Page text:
Over the course of my pitching career, I've pitched in all situations. I've started, pitched in middle relief and as a setup man. But as a closer, you get a thrill that's second to none.

It's just so much fun to pitch that ninth inning. Holding the smallest of leads while trying to get those final three outs is the greatest adrenaline rush.

One of the reasons I've had some success as a closer is that I try to treat the ninth inning just like any other inning. When you break it down, my job is to get three outs before a run crosses the plate. A pitcher tries to do that regardless of what inning it is, so I keep it as simple as possible, so that I'm not putting too much pressure on myself.

It's important for any pitcher to understand his role. A closer's job is not really any more important than the seventh-inning guy or the eighth-inning guy. The difference is there is a lot more buzz about the ninth inning.

Off the mound, you prepare a little differently, too. I pitched in as many as 85 games in a season with Pittsburgh before becoming the closer. It's easier to stay sharp when you're pitching that often. When you're closing, you have to learn how to stay sharp when you aren't throwing that much.

As a closer, you have to be more attentive to your sideline throwing sessions, and sometimes you have to throw an extra bullpen session when you haven't pitched for awhile. Going a week or so without a save situation can be difficult.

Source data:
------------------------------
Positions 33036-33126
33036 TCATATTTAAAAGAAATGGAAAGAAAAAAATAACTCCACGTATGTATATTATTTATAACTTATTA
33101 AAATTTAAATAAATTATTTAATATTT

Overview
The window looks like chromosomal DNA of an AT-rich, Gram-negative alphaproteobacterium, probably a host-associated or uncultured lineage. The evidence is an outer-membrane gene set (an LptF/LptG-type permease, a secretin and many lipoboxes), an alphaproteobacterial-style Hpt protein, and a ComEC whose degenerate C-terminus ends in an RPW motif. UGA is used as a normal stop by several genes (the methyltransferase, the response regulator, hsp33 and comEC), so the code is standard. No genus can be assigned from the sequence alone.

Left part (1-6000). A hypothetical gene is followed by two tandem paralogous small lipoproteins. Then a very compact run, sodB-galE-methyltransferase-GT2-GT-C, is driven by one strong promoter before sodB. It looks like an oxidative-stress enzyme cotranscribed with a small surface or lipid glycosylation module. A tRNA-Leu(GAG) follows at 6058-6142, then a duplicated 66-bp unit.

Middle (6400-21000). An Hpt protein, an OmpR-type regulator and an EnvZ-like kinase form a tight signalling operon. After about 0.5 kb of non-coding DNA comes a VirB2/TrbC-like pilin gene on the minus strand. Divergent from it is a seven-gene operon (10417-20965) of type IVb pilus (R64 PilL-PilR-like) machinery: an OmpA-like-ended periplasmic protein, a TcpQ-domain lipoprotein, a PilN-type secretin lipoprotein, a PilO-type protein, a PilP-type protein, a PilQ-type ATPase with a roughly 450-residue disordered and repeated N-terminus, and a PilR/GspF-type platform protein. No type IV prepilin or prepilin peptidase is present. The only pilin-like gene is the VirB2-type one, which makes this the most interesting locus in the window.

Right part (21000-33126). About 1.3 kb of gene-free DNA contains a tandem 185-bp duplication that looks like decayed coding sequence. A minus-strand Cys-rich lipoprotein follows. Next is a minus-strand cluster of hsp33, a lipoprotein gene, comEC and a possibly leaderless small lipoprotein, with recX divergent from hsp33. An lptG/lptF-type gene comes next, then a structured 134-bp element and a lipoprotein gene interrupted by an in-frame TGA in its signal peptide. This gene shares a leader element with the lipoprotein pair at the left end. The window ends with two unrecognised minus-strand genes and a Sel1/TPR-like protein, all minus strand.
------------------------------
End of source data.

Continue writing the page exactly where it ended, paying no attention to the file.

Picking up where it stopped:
Having been a setup guy, I know the value of the guys bridging the gap to the starter. A closer is only as good as they are. If a starter leaves after the seventh inning with a lead and the bullpen doesn't hold the lead, there is no save opportunity. The closer is only as good as the team's weakest link.

I was fortunate to have some veteran guys in my early years with the Pirates. As a rookie, I pitched with Roberto Hernandez and, later on, with Mike Gonzalez and Salomon Torres. I was able to learn and talk to some experienced closers, which was really helpful.

Over the last couple of years, I've tried to talk to other closers around the game -- guys like Brad Lidge, Trevor Hoffman and a few others. I try to pick their brain to find out what they do to get ready. I take some of what they do and apply it to what I do.

Matt Capps, who saved a career-high 27 games this season and 66 games over his final three seasons with Pittsburgh, recently signed with the Nationals as a free agent. As a setup man in 2006, he pitched 85 games, which remains a career-high.